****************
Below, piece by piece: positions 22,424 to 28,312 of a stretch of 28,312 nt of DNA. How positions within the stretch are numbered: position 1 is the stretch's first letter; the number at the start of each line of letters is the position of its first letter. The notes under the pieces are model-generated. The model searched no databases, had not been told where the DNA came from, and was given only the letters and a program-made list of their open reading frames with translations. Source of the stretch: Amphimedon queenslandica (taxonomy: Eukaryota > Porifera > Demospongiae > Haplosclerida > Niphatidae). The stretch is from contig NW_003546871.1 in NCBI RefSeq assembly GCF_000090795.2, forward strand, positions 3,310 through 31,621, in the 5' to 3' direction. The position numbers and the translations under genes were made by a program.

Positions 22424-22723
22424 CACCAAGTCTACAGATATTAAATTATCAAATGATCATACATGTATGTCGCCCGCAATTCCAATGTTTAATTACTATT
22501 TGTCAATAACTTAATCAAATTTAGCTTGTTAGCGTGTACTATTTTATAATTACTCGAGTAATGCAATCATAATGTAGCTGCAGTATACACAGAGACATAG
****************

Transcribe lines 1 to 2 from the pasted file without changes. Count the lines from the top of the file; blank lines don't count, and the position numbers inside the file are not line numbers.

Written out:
Below, piece by piece: positions 22,424 to 28,312 of a stretch of 28,312 nt of DNA. How positions within the stretch are numbered: position 1 is the stretch's first letter; the number at the start of each line of letters is the position of its first letter. The notes under the pieces are model-generated. The model searched no databases, had not been told where the DNA came from, and was given only the letters and a program-made list of their open reading frames with translations. Source of the stretch: Amphimedon queenslandica (taxonomy: Eukaryota > Porifera > Demospongiae > Haplosclerida > Niphatidae). The stretch is from contig NW_003546871.1 in NCBI RefSeq assembly GCF_000090795.2, forward strand, positions 3,310 through 31,621, in the 5' to 3' direction. The position numbers and the translations under genes were made by a program.

Positions 22424-22723